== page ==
const GLushort *indices = geom->faces.constData();
    glDrawElements(GL_TRIANGLES, count, GL_UNSIGNED_SHORT, indices + start);

Drawing a Patch is simply acheived by applying any transformation, and material effect, then drawing the data using the index range for the patch. The model-view matrix is saved and then restored so that any transformation does not affect other parts of the scene.

void QtLogo::buildGeometry(int divisions, qreal scale)
    qreal cw = cross_width * scale;
    qreal bt = bar_thickness * scale;
    qreal ld = logo_depth * scale;
    qreal th = tee_height *scale;

    RectPrism cross(geom, cw, bt, ld);
    RectPrism stem(geom, bt, th, ld);

    QVector3D z(0.0, 0.0, 1.0);
    cross.rotate(45.0, z);
    stem.rotate(45.0, z);

    qreal stem_downshift = (th + bt) / 2.0;
    stem.translate(QVector3D(0.0, -stem_downshift, 0.0));

    RectTorus body(geom, 0.20, 0.30, 0.1, divisions);

    parts << stem.parts << cross.parts << body.parts;


The geometry is built once on construction of the QtLogo, and it is paramaterized on a number of divisions - which controls how "chunky" the curved section of the logo looks - and on a scale, so larger and smaller QtLogo objects can be created without having to use OpenGL scaling (which would force normal recalculation).

The building process is done by helper classes (read the source for full details) which only exist during the build phase, to assemble the parts of the scene.

void QtLogo::draw() const


    for (int i = 0; i < parts.count(); ++i)


Finally the complete QtLogo scene is simply drawn by enabling the data arrays and then iterating over the parts, calling draw() on each one.

Window Class Definition

The Window class is used as a container for the GLWidget used to display the scene:

class GLWidget;

class Window : public QWidget


    void keyPressEvent(QKeyEvent *event);

    QSlider *createSlider();

    GLWidget *glWidget;
    QSlider *xSlider;
    QSlider *ySlider;
    QSlider *zSlider;

In addition, it contains sliders that are used to change the orientation of the object in the scene.

Window Class Implementation

The constructor constructs an instance of the GLWidget class and some sliders to manipulate its contents.

    glWidget = new GLWidget;

    xSlider = createSlider();
    ySlider = createSlider();
    zSlider = createSlider();

    connect(xSlider, SIGNAL(valueChanged(int)), glWidget, SLOT(setXRotation(int)));
    connect(glWidget, SIGNAL(xRotationChanged(int)), xSlider, SLOT(setValue(int)));
    connect(ySlider, SIGNAL(valueChanged(int)), glWidget, SLOT(setYRotation(int)));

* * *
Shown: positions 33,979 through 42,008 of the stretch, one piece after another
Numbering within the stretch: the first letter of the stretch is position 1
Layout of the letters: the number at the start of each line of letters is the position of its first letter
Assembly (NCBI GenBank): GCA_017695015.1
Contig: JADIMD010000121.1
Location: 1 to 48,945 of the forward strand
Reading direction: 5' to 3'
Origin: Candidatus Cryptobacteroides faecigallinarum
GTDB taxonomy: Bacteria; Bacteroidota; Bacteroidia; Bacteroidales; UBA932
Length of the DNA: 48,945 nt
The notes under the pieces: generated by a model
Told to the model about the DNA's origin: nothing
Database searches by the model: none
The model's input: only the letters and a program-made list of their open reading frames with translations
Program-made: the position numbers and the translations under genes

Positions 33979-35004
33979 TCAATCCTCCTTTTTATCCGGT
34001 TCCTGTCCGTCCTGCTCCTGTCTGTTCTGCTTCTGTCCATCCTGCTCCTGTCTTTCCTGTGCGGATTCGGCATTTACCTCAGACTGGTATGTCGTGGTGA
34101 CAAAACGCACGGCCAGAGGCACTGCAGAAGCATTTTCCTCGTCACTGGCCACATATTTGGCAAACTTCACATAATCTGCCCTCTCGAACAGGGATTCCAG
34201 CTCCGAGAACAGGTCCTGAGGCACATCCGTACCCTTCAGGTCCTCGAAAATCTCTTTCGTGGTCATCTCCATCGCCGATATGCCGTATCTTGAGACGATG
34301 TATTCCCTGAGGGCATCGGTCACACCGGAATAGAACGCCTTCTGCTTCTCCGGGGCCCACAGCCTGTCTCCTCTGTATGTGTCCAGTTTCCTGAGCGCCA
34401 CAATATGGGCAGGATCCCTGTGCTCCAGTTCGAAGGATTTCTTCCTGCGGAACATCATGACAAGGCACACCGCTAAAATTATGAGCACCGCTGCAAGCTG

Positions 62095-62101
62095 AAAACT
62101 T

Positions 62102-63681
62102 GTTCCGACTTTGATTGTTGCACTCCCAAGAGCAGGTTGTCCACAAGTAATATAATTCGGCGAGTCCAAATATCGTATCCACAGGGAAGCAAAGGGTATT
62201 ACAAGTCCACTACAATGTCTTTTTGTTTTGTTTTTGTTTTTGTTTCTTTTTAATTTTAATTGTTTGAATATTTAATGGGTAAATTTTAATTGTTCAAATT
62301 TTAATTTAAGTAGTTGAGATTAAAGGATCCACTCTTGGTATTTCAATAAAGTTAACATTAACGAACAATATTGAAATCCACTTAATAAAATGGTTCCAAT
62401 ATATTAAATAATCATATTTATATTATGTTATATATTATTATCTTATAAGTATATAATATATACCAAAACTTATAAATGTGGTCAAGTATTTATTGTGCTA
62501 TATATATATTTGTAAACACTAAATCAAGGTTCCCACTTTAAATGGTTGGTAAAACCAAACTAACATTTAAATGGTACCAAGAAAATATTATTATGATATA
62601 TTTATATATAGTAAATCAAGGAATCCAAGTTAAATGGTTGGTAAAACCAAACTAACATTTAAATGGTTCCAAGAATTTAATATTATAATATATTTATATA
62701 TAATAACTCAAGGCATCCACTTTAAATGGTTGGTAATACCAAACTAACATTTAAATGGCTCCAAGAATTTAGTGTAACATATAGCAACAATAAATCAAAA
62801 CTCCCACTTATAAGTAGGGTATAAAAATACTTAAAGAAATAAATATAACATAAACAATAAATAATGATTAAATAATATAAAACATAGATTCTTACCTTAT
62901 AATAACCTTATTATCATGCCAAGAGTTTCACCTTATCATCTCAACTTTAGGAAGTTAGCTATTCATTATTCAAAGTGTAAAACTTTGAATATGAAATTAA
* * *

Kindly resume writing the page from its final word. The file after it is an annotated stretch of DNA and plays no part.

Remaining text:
connect(glWidget, SIGNAL(yRotationChanged(int)), ySlider, SLOT(setValue(int)));
    connect(zSlider, SIGNAL(valueChanged(int)), glWidget, SLOT(setZRotation(int)));
    connect(glWidget, SIGNAL(zRotationChanged(int)), zSlider, SLOT(setValue(int)));

We connect the valueChanged() signal from each of the sliders to the appropriate slots in glWidget. This allows the user to change the orientation of the object by dragging the sliders.

We also connect the xRotationChanged(), yRotationChanged(), and zRotationChanged() signals from glWidget to the setValue() slots in the corresponding sliders.

    QHBoxLayout *mainLayout = new QHBoxLayout;

    xSlider->setValue(15 * 16);
    ySlider->setValue(345 * 16);
    zSlider->setValue(0 * 16);
    setWindowTitle(tr("Hello GL"));

The sliders are placed horizontally in a layout alongside the GLWidget, and initialized with suitable default values.

The createSlider() utility function constructs a QSlider, and ensures that it is set up with a suitable range, step value, tick interval, and page step value before returning it to the calling function:

QSlider *Window::createSlider()
    QSlider *slider = new QSlider(Qt::Vertical);
    slider->setRange(0, 360 * 16);
    slider->setPageStep(15 * 16);
    slider->setTickInterval(15 * 16);
    return slider;


The GLWidget class implementation shows how to subclass QGLWidget for the purposes of rendering a 3D scene using OpenGL calls. Since QGLWidget is a subclass of QWidget, subclasses of QGLWidget can be placed in layouts and provided with interactive features just like normal custom widgets.

We ensure that the widget is able to correctly render the scene using OpenGL by reimplementing the following functions:

Since QGLWidget is a subclass of QWidget, it can also be used as a normal paint device, allowing 2D graphics to be drawn with QPainter. This use of QGLWidget is discussed in the 2D Painting example.

More advanced users may want to paint over parts of a scene rendered using OpenGL. QGLWidget allows pure OpenGL rendering to be mixed with QPainter calls, but care must be taken to maintain the state of the OpenGL implementation. See the Overpainting example for more information.